Same story if you’re in the strip of counties that run from the Marin coast, east through Sacramento and on up into Mother Lode country. Draper wanted to call it North California; I think Boomerstan would have been more apt.

South California – San Diego and the Inland Empire – looks almost as good, both in terms of broadband use and the general economy (although the economic gap is probably bigger than the broadband picture would lead you to think).

The two relative failures are, as Draper drew it, Central California (the San Joaquin Valley and the east side of the Sierra) and Jefferson – the far north of the state (and the only name with any sense or sense of history behind it)).

California is still whole, but the whole is made up of distinct pieces. Improving broadband availability is important where ever you are, but it’s a different problem, with different solutions – and urgency – depending on which region you call home.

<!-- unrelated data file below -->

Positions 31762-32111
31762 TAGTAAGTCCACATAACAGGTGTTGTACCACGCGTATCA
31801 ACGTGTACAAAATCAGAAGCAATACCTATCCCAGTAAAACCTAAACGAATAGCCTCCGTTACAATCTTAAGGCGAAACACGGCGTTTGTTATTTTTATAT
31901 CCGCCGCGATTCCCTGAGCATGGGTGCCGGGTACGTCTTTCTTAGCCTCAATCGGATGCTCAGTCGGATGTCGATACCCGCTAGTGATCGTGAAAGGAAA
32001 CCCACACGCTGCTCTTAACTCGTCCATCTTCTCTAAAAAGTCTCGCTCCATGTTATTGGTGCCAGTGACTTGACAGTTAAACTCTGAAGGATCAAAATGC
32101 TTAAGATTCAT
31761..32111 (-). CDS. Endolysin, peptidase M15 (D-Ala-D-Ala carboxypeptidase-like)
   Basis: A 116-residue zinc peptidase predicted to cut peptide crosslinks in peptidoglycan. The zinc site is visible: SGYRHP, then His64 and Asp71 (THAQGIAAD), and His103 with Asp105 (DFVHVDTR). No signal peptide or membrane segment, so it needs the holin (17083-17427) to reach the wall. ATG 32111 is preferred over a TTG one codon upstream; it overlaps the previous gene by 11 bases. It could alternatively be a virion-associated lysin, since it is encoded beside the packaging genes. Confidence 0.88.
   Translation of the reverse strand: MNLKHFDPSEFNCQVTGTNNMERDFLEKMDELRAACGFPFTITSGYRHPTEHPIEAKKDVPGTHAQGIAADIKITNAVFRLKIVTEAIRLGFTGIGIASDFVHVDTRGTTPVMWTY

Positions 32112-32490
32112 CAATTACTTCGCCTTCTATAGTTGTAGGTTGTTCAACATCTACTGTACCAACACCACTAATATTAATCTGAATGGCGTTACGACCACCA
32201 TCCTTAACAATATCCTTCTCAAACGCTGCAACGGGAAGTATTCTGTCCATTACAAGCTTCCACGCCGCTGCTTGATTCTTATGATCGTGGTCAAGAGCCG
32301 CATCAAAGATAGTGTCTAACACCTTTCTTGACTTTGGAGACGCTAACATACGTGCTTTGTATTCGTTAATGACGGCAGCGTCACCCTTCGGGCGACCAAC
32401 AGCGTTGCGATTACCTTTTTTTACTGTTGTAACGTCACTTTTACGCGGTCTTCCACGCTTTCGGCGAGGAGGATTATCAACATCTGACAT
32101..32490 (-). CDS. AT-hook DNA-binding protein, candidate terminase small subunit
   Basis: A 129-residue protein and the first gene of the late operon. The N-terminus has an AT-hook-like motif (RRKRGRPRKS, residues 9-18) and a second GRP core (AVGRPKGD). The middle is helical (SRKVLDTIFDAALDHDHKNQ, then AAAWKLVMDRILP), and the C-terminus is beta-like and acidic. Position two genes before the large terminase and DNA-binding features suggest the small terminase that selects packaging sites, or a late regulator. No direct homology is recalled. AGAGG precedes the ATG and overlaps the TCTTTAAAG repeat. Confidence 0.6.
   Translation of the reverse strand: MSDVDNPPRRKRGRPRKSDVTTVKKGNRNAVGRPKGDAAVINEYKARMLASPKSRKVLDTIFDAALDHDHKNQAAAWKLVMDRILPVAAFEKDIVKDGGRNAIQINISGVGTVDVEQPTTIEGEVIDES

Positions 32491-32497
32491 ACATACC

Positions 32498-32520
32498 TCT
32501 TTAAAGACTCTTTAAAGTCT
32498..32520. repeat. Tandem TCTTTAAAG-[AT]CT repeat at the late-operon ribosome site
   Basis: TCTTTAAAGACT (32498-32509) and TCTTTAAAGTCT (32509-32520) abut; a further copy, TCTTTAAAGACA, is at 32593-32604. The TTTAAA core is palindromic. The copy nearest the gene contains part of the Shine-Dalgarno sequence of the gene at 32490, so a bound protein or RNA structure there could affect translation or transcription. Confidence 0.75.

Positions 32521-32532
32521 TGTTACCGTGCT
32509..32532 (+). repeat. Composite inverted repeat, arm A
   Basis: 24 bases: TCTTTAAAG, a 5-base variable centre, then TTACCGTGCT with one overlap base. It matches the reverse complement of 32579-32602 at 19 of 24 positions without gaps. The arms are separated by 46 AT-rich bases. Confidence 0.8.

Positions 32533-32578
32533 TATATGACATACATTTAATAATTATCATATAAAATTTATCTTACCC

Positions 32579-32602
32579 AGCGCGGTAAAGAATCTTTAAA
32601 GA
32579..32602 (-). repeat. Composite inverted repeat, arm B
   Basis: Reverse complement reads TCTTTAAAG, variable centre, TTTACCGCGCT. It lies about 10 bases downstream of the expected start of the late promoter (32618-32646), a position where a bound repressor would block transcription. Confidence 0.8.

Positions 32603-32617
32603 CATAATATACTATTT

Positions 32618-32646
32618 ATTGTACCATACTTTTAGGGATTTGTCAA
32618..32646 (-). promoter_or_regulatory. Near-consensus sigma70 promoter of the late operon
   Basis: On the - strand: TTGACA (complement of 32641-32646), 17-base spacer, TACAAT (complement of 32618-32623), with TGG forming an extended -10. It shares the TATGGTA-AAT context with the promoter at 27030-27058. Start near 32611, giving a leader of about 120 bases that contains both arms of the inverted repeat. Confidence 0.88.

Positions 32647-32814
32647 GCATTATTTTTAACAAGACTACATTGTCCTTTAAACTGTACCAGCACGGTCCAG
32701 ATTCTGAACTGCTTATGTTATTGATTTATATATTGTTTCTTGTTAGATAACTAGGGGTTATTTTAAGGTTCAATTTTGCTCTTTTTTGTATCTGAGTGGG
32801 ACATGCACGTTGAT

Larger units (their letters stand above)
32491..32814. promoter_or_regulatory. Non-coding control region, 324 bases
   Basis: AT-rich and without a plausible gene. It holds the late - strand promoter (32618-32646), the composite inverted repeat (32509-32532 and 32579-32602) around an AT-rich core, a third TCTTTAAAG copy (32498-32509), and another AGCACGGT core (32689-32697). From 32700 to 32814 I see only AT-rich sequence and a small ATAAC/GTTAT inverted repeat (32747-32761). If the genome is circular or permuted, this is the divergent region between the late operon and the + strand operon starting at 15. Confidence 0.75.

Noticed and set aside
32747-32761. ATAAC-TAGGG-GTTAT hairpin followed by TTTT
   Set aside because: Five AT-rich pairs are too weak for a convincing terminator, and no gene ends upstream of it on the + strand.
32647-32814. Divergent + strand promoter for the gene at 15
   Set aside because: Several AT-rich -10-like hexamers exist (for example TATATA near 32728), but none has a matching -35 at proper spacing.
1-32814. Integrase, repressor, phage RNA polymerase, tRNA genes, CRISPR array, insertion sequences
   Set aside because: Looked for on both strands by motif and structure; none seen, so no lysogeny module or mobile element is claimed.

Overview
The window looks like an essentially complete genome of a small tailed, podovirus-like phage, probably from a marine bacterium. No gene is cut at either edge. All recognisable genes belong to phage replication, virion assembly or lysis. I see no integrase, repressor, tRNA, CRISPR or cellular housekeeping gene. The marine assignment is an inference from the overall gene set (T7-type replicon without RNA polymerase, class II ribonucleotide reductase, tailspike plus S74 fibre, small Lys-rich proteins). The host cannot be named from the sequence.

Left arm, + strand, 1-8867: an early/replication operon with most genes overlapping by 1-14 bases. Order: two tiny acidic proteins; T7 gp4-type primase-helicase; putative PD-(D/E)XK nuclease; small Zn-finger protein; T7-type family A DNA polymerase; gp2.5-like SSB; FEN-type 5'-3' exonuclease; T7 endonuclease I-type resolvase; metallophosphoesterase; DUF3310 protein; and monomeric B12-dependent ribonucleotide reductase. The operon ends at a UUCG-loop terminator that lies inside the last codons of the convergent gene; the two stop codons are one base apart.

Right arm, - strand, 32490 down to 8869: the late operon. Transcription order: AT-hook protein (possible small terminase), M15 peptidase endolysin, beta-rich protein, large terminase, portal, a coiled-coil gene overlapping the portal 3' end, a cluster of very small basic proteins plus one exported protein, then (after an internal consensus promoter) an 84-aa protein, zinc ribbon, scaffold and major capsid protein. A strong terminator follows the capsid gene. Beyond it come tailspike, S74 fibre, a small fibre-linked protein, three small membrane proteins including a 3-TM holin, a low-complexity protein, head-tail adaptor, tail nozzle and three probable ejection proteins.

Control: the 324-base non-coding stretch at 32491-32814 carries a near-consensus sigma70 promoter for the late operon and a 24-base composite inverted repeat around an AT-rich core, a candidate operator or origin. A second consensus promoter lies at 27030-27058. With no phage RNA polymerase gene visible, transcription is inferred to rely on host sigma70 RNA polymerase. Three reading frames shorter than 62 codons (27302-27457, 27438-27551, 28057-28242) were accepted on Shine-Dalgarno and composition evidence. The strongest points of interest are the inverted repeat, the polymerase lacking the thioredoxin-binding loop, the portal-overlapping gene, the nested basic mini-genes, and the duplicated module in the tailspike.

Cooperative FTTH looks like a low cost option for a lucky few in California


Southwestern Riverside County just got in line for a fiber to the home (FTTH) upgrade. The Anza Electric Cooperative submitted an application for $2.8 million from the California Advanced Services Fund (CASF) to run fiber alongside its existing electric system…

Connect Anza will deploy a fiber optic cable on existing poles and rights of way and establish a network of sufficient capacity to establish high speed, quality internet service for Anza Electric Cooperatives existing service territory covering over 500 square miles, located wholly within western Riverside County. The area encompasses the communities of Anza, Aguanga, Mountain Center, Pinyon Pines, and Garner Valley.